How can Wi-Fi Ad Hoc mode be enhanced?
The original 802.11 standard defined two modes of operation:
1) Ad hoc mode, where stations communicate directly with each other; and
2) Infrastructure mode, where all stations communicate through an access point which is attached to a distribution network like the Internet.
Although ad hoc mode is widely supported by Wi-Fi products, few businesses use it and some actually ban it. Ad hoc mode is most often used by individuals – for example, to copy shared files from one laptop to another in situations where no AP exists. However, the most common use is probably when a station attempts to connect to another station unintentionally advertising the SSID "Free Public WiFi" – even though neither station is actually connected to the Internet.
To provide an easier, more secure peer-to-peer communication alternative, the Wi-Fi Alliance recently defined Wi-Fi Direct. Even though it works very differently under the covers, Wi-Fi Direct effectively replaces ad hoc mode. For example, Wi-Fi Direct enables as-needed file sharing between two laptops – or between a camera and a laptop, or a laptop and a projector, etc. Just about any situation where you might have used ad hoc mode in the past, you'll probably be able to use Wi-Fi Direct instead.
What makes Wi-Fi Direct better? Unlike ad hoc mode, Wi-Fi Direct connections are inherently secure. When two devices decide to communicate with Wi-Fi Direct, they use Wi-Fi Protected Setup to turn on WPA2 security with an auto-generated key. Better yet, there's no configuration, because Wi-Fi Direct devices locate other nearby devices that offer desired services. Users don't have to figure out how devices will get IP addresses or route traffic or what Wi-Fi channels will be used. Those details are hidden from users, similar to the way that plug-and-play printers and media servers are found in wired networks today. To learn about Wi-Fi Direct, visit.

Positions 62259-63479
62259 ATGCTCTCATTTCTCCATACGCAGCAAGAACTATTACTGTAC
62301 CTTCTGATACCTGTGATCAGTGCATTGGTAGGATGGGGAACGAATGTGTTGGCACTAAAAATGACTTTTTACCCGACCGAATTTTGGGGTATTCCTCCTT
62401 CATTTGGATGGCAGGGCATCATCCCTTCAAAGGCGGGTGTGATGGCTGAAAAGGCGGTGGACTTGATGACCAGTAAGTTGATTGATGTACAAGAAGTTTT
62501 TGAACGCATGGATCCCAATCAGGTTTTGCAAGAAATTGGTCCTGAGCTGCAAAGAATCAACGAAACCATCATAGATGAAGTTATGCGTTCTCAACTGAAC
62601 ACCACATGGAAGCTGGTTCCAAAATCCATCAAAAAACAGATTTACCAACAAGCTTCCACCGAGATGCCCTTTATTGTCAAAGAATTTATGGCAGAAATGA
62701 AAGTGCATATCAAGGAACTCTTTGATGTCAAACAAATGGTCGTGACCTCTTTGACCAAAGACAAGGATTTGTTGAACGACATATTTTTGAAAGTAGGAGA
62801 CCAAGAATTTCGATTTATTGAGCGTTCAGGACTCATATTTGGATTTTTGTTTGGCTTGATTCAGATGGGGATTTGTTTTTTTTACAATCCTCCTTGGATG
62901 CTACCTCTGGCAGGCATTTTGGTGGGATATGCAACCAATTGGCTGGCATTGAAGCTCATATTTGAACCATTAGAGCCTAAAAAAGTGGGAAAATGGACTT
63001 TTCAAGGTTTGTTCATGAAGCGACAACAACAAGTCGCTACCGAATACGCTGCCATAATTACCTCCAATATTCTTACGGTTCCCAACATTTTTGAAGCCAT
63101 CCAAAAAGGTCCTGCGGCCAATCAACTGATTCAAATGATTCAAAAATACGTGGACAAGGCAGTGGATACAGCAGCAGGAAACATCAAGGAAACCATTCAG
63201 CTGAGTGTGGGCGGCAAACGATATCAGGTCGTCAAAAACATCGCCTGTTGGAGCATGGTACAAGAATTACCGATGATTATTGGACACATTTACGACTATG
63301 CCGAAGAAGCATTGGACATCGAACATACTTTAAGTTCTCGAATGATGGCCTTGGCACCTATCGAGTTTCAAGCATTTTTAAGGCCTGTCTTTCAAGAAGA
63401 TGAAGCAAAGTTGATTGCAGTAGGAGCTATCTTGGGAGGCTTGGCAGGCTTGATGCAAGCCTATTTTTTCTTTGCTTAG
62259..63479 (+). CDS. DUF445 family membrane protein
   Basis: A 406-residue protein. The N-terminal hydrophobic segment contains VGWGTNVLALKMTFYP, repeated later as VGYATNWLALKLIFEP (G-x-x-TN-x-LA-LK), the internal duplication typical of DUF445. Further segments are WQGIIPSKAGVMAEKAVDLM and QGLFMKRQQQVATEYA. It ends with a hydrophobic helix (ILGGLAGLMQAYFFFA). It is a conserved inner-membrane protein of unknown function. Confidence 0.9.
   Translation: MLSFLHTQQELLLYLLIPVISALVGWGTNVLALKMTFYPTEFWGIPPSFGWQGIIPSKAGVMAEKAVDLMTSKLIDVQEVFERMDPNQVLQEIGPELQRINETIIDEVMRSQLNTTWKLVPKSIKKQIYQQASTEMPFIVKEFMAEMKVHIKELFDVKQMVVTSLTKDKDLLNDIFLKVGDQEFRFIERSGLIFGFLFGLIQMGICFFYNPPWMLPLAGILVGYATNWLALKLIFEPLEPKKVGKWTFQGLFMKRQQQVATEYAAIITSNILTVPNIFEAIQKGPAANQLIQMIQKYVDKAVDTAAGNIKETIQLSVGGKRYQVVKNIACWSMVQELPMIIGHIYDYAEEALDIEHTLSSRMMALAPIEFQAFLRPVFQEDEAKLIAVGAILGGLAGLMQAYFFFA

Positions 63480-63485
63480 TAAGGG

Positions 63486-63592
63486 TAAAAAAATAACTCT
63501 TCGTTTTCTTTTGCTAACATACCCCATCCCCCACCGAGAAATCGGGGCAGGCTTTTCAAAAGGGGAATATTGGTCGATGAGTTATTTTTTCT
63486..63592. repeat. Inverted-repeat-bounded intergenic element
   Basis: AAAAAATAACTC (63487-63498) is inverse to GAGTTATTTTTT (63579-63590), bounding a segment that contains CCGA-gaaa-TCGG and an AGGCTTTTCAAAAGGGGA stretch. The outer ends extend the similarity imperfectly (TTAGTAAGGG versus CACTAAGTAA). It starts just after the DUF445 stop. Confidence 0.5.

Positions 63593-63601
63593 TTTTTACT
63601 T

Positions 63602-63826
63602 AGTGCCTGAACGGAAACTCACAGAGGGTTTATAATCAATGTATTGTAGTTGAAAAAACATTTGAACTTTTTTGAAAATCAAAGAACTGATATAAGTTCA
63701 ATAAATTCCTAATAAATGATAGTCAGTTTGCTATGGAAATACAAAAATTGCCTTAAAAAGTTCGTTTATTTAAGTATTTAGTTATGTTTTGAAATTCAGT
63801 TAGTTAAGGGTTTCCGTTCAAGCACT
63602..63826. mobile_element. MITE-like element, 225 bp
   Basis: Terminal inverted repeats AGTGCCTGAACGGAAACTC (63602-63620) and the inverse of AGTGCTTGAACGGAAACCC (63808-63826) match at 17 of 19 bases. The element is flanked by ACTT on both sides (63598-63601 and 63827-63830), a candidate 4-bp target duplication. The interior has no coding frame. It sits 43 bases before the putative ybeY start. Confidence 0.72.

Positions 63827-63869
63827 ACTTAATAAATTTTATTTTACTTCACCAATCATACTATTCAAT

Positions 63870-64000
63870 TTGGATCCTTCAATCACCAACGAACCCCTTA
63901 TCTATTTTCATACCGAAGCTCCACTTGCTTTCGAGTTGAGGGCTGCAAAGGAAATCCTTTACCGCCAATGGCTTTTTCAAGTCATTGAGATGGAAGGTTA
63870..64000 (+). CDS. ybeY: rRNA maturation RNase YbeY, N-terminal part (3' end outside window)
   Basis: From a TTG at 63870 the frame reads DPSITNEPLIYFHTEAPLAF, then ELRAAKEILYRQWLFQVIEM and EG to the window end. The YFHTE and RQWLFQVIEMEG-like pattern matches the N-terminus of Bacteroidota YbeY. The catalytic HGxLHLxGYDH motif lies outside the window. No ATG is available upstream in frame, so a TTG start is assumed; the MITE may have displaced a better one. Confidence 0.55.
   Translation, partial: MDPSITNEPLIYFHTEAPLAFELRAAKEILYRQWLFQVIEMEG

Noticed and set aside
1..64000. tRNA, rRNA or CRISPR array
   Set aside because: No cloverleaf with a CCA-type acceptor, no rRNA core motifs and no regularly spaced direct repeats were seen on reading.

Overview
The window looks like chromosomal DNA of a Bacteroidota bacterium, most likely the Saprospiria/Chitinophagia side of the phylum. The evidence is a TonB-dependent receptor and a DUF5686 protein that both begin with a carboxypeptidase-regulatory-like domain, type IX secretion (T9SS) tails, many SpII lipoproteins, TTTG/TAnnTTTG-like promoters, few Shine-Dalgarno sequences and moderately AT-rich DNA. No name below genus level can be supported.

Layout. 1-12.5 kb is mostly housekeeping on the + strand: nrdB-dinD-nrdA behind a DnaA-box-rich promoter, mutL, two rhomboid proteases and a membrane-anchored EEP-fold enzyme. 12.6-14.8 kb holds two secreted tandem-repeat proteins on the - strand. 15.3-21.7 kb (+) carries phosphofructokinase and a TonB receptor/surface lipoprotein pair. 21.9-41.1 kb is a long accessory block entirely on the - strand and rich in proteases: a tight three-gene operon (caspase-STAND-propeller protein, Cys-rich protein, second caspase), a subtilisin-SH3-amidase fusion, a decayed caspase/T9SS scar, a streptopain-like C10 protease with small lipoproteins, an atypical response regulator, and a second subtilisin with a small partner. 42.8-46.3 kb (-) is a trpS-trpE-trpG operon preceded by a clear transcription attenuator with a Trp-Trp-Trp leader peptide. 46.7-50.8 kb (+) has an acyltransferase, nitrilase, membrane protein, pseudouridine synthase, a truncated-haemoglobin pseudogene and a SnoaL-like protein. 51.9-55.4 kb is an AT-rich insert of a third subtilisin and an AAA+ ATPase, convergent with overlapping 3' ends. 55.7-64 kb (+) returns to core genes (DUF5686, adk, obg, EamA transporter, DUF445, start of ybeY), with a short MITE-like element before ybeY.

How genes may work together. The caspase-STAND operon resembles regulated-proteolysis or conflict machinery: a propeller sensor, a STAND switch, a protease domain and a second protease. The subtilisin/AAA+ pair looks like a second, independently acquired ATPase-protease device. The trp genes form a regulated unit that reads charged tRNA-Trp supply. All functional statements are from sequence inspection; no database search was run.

Dig Deeper on Wireless LAN (WLAN)
Related Q&A from Lisa Phifer
A remote access VPN connects remote users from any location to a corporate network. A site-to-site VPN, meanwhile, connects individual networks to ... Continue Reading
Licensed and unlicensed frequency bands serve different purposes for wireless communications. Find out the differences between the two bands and the ... Continue Reading
As the remote workforce increases, network managers and users might opt to set up two concurrent VPN connections from the same remote device. But ... Continue Reading